By Richard Winters
My Rating: 3 out of 10
4-Word Review: Family’s dark secret exposed.
Scotty (Rebecca Balding) is a student away at college who finds nearby housing at a large stately mansion owned by Mrs. Engels (Yvonne De Carlo) and her son Mason (Brad Reardon). When Scotty moves in she meets three other college students (Steve Doubet, Juli Andelman, John Widelock) who are also living there, but during the next couple of day those other students start turning up dead. Scotty fears she may be the next victim and suspects the killings may have something to do with the mysterious person that’s hiding in the attic.
In the summer of 1977 Denny Harris, who was at that time a successful commercial director who owned his own studio, decided to take a try at directing a horror movie and he put down $450,000 of his own money to do it. Unfortunately when production wrapped the footage shot was deemed unreleasable, so Jim and Ken Wheat, two brothers, were brought in to try and salvage it, but instead decided to completely rewrite the script and reshoot almost the entire film leaving only 12 minutes of the original footage in the final cut. This includes a scene where the Mason character watches what looks to be a soft core porn flick on his TV in his bedroom, but was actually a scene from the original version with Susan Backlinie, the lady who got attacked by the shark in the opening bit of Jaws, playing one of the characters.
It would be interesting if a Blu-ray could be issued that would show the version that Harris shot alongside the Wheat brother’s one because I suspect it might not have been any worse than what we end up getting here. For one thing the plot is too skimpy and the pacing slow. Too much extraneous footage of Scotty looking for an apartment and conversations she has at a bar with friends, and even her making love with Jack that doesn’t help build the tension at all and should’ve been cut out.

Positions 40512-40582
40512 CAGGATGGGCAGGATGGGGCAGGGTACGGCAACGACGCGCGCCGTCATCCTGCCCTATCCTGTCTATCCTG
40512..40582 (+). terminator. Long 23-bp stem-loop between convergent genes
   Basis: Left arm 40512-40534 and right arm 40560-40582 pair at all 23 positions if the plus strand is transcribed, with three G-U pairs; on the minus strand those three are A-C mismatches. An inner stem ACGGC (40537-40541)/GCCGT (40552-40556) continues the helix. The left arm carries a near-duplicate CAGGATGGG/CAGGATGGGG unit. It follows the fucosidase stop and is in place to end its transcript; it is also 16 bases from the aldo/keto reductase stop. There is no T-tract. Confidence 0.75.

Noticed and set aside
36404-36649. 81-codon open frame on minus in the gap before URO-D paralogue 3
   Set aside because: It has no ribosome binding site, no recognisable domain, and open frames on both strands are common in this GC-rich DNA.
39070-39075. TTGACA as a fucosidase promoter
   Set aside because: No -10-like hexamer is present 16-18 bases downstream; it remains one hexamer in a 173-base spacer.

When the ‘scares’ do come they’re not all that great. The stabbing sequences are particularly annoying because the same Bernard Herrmann-like score that was used in Psycho gets played here making it all seem quite cliched. The blood is another issue as it conveniently collects on a hanging white sheet as the victim gets pummeled with a knife as well as a pool of it on the floor, which our protagonist somehow misses seeing when she goes to investigate. Yet I’ve watched enough true-life crime shows to know that blood splatter doesn’t work that way, but instead sprays out all over with droplets of it splattering on the walls, ceiling, and other appliances until it would be quite obvious to anyone entering a room that a murder had occurred there and unlike what happens here.
The flimsy plot gets played-out too quickly. In a matter of just two days of staying there the dark family secret and all the ugliness behind it gets completely revealed, which makes for an anti-climactic feeling when it’s over. The protagonists seem to be nothing more than dressing with have very little to do as they ultimately stand helplessly on the sidelines while the bad guys kill-off each other, which isn’t very gripping.
A better idea would’ve been to have the villainous family, which are far more interesting and better acted than any of the college kids, be the stars of the film. Then having the film show how they bring in tenants through the years to help defrays costs, but reluctantly forced to kill them when they get too noisy, only to ultimately meet their match with one of them similar to how What Ever Happened to Aunt Alice? was structured.
The only riveting moment in the movie comes when a young woman, played by Tina Tyler, tries to hang herself via a noose hung from a light fixture in her bedroom. Most of the time hangings in films are either shown from the waist up or down, but here we get a bird’s eye shot where her feet clearly leave the floor with the rope around her neck and nothing else to support her making it seem like she really is hanging herself especially as her body begins to struggle, which is impressively graphic.
My Rating: 3 out of 10
Released: November 16, 1979
Runtime: 1 Hour 27 Minutes
Director: Denny Harris
Studio: American Cinema Releasing
Available: DVD, Blu-ray, Amazon Video